Sever’s disease is a common source of heel pain in growing children, adolescents, and teenagers[1].

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What is Sever’s?

Sever’s is a condition (or, injury) that occurs where the Achilles tendon (end of the calf muscle) attaches to the back of the heel bone. In the growing body, the tendon starts to pull at the back of the heel’s growth plate and causes pain and inflammation. It might affect one foot or, both. While Sever’s can last anywhere from months, to a year or more, it’s important to know that you do recover from it and that it usually doesn’t create longer term issues.

Who gets Sever’s?

Generally Sever’s is a condition seen during periods of growth, and usually amongst (though not always) children who are quite active (i.e. playing sports that require a lot of repetitive movements- running, bounding, jumping, hopping, etc).

What are some of the symptoms of Sever’s?

Children/adolescents will generally complain of pain around the heel of gradual onset. There is not usually one specific incident that happens. The child might typically find that pain and/or stiffness is worst upon getting out of bed in the morning and taking those first few steps. Similarly, this might be the same pattern of pain after sitting for extended periods of time (e.g. after class at school, doing homework, general sitting around at home). This generally shows a warming-up pattern and pain might improve/loosen with activity, only to come back after stopping. With worsening pain or severity, you might also notice your child limping and in more severe scenarios, the child might also find they are getting pain with physical activity as well (not just after).

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How might it be assessed by a health professional?

Physiotherapists, doctors, and podiatrists will all be well placed to detect Sever’s. The types of things they might do to confirm the presence of Sever’s is to palpate (touch) the heel where the Achilles inserts and this might be tender. There might also be some swelling. Other things that might be tested to confirm Sever’s can include pain on calf raise (going up onto the tip toes, and stretching the calf. Xrays are usually not necessary to diagnose this condition.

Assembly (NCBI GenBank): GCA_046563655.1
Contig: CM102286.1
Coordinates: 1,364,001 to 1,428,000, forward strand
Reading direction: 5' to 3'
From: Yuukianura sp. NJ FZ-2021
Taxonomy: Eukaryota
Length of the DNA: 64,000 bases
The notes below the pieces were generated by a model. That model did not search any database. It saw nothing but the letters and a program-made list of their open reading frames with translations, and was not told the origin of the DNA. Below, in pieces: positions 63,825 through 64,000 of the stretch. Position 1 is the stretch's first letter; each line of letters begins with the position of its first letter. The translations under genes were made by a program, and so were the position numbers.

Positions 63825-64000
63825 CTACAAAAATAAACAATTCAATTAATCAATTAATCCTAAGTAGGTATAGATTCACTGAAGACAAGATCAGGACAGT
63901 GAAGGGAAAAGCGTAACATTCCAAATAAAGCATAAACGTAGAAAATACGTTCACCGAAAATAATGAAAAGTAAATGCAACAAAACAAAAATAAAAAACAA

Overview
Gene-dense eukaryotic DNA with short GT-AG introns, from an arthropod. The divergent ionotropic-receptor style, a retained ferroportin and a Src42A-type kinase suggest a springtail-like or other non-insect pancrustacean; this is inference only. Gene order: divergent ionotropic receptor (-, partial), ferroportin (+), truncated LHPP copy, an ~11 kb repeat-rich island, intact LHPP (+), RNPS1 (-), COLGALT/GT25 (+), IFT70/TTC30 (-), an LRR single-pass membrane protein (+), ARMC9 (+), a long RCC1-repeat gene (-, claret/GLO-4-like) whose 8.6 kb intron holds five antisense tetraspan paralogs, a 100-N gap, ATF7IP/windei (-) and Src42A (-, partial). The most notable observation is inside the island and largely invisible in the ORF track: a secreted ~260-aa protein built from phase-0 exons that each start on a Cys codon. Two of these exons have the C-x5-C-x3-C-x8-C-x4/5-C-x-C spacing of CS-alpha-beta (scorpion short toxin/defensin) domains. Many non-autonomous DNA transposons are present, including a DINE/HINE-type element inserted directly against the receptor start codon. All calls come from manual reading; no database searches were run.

How might Sever’s be managed?

Sever’s doesn’t have a one size fits all model. Often the condition can also wax and wane until the growth years have stopped or stabilised. With that in mind, ‘management’ of symptoms is very important.

What sorts of things might be appropriate?:

  • Pain management (i.e. ice and/or analgesia)
  • Modifying load – this might mean revisiting training and activity schedules (load/volume/frequency) to find a better balance
  • Advice on footwear (type of shoes, orthotics, heel supports/wedges/pads, etc)[2]
  • Calf stretching to maintain flexibility (though we might not emphasise this during flare-ups as it can further irritate the tendon insertion into the heel)
  • Calf strengthening (i.e. calf raises onto tip toes) – again, as appropriate

Again, these conditions require a tailored approach. The information above is of a general nature and for informational purposes only (it does not constitute medical advice). Professional advice from your physiotherapist or health professional can assist to make informed decisions.

Dr Mark Merolli

Dr Merolli is one of our Physiotherapists at Complete. Physio Exercise Peformance. He has a keen interest in adolescent health. He has worked with several junior elite and recreational sporting organisations, including Tennis Australia’s junior program, Melbourne Victory youth squad, and various other Aussie rules, basketball, and soccer clubs. He regularly lectures and teaches to Victorian school students about sports medicine, and managing injuries from a young age.

[1] James, A.M., Williams, C.M. & Haines, T.P. Effectiveness of interventions in reducing pain and maintaining physical activity in children and adolescents with calcaneal apophysitis (Sever’s disease): a systematic review. J Foot Ankle Res 6, 16 (2013).


[2] Perhamre, S., Janson, S., Norlin, R. and Klässbo, M. (2011), Sever’s injury: treatment with insoles provides effective pain relief. Scandinavian Journal of Medicine & Science in Sports, 21: 819-823.